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Well, the good news is that we'll soon be getting a new Sir David Attenborough series – hooray!
But the bad news is that a cactus with ‘needles like glass’ had the audacity to stab our national treasure in the hand while filming it.
Now don’t panic, the 95-year-old is absolutely fine and you’re not about to find out that everyone’s favourite environmentalist has been severely injured by a cactus, however being pricked by one of these things was apparently rather painful.
This incident occurred while the naturalist and broadcaster was investigating the cholla cactus in California during shooting for The Green Planet on BBC One.
However, despite wearing the combined protection of a Kevlar under-glove and a welding glove, the measures failed to prevent him from being hurt by 'spicules of glass' while reaching inside the plant.
Sir David said: “The cholla really is a physical danger.
“It has these very dense spines in rosettes, so they point in all directions.
“And if you just brush against it, the spines are like spicules of glass, I mean they are that sharp and they go into you and you really have trouble getting them out.
“So that is a really dangerous plant. The cholla is an active aggressor. I mean, you feel you better stand back and you better watch out.”
Sounds to me like the BBC should have forked out for an extra glove for our hero.
Executive producer Michael Gunton added: “One of the joys of going on location is thinking up horrible things to get [David] to do.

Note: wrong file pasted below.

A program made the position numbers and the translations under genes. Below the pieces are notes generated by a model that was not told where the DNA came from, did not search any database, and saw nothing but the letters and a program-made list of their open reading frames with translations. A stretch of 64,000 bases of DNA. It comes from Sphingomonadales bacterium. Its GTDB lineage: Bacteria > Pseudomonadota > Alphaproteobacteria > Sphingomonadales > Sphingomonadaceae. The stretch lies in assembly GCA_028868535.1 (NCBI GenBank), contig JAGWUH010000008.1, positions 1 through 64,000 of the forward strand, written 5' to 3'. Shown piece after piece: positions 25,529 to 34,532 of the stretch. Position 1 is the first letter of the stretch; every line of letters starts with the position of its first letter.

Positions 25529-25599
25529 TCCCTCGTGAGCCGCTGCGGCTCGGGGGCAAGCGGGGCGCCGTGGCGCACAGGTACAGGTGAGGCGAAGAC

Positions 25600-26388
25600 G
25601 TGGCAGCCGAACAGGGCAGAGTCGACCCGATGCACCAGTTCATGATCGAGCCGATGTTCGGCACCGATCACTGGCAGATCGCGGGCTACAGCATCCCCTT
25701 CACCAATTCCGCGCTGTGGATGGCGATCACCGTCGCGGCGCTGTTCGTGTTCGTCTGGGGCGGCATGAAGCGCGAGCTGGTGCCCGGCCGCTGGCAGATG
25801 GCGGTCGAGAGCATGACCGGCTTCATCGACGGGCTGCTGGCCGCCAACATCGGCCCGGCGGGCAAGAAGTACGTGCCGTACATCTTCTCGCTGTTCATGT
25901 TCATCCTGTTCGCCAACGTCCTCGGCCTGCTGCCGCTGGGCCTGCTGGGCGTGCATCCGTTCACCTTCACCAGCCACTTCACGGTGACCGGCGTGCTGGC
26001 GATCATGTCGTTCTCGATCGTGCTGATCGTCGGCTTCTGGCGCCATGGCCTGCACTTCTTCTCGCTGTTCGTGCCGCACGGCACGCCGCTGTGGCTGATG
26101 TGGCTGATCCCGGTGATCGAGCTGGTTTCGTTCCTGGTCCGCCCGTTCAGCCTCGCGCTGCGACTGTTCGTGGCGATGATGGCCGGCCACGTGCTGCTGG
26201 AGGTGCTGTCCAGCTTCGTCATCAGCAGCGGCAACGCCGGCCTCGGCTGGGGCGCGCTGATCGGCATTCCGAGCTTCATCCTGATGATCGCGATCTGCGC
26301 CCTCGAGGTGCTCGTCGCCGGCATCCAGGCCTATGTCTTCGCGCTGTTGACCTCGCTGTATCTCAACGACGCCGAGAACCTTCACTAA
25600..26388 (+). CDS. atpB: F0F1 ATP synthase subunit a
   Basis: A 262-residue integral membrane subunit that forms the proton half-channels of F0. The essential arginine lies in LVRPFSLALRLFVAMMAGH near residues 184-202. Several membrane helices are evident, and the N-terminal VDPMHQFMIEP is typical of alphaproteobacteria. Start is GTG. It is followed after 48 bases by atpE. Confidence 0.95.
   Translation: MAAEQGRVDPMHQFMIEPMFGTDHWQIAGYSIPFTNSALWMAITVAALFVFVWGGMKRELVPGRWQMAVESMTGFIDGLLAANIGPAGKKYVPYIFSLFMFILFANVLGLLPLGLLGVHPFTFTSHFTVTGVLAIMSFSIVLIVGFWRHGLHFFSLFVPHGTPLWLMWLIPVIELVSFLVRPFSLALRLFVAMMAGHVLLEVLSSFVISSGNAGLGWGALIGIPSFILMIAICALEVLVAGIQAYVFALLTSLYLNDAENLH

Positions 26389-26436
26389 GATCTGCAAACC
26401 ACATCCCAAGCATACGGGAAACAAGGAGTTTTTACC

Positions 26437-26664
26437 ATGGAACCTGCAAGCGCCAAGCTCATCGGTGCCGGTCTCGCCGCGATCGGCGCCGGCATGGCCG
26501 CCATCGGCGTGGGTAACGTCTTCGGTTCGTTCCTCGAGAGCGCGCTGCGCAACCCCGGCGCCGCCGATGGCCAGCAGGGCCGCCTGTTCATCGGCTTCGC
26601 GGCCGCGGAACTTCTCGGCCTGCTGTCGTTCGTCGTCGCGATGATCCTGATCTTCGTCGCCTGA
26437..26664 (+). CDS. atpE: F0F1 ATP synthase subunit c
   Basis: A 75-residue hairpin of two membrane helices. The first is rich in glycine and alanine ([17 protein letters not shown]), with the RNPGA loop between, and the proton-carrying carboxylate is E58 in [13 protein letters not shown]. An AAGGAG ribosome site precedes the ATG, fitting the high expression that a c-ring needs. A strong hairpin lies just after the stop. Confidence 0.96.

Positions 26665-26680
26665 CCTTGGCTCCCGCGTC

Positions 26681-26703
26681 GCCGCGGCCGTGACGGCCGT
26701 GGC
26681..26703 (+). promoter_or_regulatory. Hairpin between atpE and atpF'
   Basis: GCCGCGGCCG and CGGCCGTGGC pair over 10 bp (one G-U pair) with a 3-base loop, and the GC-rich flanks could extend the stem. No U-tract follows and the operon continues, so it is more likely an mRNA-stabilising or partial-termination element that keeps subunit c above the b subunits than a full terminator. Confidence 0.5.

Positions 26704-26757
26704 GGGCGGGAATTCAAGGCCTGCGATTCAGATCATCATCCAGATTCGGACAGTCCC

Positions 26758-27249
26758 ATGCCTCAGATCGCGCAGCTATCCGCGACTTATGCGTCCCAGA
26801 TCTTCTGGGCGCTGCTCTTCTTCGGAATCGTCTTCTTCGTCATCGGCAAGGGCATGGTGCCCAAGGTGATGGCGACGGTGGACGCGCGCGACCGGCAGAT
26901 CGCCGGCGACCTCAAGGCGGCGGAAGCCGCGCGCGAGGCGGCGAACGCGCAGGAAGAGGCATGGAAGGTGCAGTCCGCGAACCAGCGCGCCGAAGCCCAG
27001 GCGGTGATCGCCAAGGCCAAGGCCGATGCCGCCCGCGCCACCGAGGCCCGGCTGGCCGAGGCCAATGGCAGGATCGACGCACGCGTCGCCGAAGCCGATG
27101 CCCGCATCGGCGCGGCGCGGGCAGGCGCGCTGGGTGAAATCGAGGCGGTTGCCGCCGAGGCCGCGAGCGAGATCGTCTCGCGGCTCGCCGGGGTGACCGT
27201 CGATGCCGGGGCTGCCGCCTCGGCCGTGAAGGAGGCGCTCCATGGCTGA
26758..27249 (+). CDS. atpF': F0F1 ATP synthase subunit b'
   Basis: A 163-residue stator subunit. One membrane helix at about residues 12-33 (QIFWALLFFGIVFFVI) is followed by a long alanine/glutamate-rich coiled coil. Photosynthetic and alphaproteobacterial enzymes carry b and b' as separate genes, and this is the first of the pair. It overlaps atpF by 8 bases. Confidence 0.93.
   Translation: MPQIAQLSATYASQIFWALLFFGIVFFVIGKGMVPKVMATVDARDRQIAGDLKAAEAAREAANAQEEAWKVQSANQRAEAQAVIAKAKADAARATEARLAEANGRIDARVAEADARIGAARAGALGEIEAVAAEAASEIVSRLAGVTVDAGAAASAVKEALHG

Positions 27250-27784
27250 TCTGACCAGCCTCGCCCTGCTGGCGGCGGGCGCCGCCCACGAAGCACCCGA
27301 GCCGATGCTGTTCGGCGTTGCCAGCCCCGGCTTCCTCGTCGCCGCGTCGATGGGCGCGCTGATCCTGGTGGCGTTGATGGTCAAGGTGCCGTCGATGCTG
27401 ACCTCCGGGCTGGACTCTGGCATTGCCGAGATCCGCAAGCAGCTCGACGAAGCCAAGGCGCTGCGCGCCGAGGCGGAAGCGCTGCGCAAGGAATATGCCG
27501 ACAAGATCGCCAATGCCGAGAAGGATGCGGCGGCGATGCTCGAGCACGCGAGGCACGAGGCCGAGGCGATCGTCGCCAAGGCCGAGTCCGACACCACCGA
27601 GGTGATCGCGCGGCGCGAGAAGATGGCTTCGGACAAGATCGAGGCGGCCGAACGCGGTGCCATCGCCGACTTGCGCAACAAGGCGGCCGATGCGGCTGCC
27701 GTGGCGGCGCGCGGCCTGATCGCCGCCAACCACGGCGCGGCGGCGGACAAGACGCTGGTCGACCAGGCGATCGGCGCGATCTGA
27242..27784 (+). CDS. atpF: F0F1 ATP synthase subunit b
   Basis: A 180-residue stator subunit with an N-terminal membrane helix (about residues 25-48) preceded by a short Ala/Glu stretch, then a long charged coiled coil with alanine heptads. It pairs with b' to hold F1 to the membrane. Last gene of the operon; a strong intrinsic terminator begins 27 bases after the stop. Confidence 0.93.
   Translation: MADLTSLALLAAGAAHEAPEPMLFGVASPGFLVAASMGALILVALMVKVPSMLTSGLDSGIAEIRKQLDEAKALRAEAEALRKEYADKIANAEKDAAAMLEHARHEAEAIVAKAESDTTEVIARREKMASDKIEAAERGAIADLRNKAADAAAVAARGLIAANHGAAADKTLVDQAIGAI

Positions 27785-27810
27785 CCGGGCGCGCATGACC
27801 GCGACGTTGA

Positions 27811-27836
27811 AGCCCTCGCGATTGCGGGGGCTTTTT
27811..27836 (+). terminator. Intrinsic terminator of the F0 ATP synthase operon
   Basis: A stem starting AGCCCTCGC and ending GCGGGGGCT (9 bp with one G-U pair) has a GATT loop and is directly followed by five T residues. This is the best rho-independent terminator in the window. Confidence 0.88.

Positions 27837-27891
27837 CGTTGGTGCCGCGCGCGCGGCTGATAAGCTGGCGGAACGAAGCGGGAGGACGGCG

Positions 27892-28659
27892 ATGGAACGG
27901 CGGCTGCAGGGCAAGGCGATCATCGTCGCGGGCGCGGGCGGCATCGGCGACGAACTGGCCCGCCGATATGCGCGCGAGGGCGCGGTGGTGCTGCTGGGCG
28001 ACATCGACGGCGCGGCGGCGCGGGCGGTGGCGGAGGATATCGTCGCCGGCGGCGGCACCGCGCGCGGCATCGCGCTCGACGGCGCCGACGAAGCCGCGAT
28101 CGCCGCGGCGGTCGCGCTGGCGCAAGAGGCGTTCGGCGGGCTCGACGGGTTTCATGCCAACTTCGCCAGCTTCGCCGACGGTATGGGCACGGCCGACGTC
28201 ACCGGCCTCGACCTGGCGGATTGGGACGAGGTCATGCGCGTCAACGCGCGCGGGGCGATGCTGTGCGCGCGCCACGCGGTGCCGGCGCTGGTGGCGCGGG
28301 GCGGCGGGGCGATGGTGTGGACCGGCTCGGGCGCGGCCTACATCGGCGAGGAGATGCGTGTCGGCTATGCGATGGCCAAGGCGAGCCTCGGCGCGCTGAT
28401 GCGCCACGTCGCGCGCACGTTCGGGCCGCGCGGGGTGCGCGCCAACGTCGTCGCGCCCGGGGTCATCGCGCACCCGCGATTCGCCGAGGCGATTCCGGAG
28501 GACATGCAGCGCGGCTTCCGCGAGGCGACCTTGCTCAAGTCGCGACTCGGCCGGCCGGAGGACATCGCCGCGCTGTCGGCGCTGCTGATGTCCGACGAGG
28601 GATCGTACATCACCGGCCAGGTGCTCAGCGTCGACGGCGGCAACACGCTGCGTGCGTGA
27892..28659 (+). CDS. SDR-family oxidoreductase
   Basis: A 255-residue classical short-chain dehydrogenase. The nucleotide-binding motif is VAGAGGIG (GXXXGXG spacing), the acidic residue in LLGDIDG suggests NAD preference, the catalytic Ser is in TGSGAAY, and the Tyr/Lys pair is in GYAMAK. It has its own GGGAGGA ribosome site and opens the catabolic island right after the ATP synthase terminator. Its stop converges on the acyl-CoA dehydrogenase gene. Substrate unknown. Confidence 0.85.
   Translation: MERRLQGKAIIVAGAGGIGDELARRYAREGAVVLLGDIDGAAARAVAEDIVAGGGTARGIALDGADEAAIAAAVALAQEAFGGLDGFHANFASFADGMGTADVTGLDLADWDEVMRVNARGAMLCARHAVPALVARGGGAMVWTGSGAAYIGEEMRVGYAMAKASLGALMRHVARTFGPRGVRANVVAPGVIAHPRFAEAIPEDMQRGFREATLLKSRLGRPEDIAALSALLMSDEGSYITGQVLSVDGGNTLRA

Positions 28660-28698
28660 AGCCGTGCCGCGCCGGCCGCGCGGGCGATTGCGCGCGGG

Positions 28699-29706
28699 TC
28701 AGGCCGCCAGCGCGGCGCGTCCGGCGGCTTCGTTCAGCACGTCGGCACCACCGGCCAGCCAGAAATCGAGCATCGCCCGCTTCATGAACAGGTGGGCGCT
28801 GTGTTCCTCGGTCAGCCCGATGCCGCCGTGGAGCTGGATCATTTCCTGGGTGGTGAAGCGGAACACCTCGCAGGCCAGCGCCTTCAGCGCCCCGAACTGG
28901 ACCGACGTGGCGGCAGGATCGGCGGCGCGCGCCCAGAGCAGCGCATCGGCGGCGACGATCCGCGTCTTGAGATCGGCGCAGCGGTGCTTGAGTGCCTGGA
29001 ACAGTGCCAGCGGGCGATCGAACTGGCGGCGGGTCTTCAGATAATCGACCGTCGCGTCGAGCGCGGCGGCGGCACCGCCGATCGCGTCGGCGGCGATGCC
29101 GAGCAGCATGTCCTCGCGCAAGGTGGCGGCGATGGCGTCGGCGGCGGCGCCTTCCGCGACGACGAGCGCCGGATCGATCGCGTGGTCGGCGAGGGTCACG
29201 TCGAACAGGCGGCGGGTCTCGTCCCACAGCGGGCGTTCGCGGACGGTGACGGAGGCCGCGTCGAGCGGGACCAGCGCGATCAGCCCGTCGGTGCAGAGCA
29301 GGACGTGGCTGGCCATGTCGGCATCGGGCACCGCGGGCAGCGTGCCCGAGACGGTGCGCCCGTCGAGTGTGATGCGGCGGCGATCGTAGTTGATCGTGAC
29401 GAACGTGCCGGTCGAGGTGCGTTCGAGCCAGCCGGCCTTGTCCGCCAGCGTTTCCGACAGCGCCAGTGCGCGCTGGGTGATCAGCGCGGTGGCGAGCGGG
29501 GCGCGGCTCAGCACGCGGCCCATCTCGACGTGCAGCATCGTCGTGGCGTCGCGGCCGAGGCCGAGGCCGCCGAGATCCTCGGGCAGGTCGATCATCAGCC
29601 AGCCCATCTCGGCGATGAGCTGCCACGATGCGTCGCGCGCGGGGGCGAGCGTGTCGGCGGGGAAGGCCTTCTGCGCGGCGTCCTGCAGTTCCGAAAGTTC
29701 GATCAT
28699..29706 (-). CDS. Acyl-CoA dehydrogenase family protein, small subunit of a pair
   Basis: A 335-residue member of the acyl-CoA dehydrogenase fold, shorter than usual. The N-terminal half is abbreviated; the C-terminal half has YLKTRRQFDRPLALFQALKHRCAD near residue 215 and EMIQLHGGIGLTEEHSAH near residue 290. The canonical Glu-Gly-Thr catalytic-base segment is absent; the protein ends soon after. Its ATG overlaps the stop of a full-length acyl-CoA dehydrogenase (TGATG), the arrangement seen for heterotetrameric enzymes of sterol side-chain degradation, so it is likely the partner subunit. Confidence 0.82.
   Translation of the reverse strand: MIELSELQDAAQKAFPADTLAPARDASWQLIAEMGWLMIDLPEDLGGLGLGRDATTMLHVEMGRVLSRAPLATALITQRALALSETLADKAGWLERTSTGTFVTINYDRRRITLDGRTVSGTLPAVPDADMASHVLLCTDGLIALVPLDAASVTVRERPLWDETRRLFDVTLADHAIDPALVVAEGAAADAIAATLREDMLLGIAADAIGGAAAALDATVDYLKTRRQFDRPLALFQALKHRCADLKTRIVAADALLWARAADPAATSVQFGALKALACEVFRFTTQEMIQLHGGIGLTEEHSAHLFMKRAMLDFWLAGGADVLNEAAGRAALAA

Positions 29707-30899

“So what we did, because it was so dangerous, was we got a Kevlar under-glove, and then on top of that, a welding glove.
“So you can imagine that’s about as good protection as you could possibly get.
“So, David bravely put his hand inside this cholla cactus, as requested. And halfway through it, these spikes still managed to get through those two bits of protection.
“And it’s quite painful, isn’t it?”
The Green Planet will see Sir David travel across the globe, from the US to Costa Rica and across Europe to different terrains including deserts, water worlds, tropical forests and the frozen north.
According to the BBC, the new series aims to show 'how science and technologies have advanced, and how our understanding of the ways in which plants behave and interact has evolved'.
It uses ground-breaking filming techniques to show viewers the intricate lives of plants and the ecosystems that flourish around them – and the ways in which they are just as aggressive as animals.
In November, the series had its global premiere in Glasgow in conjunction with the COP26 summit on tackling climate change.
The Green Planet begins on BBC One on 9 January.
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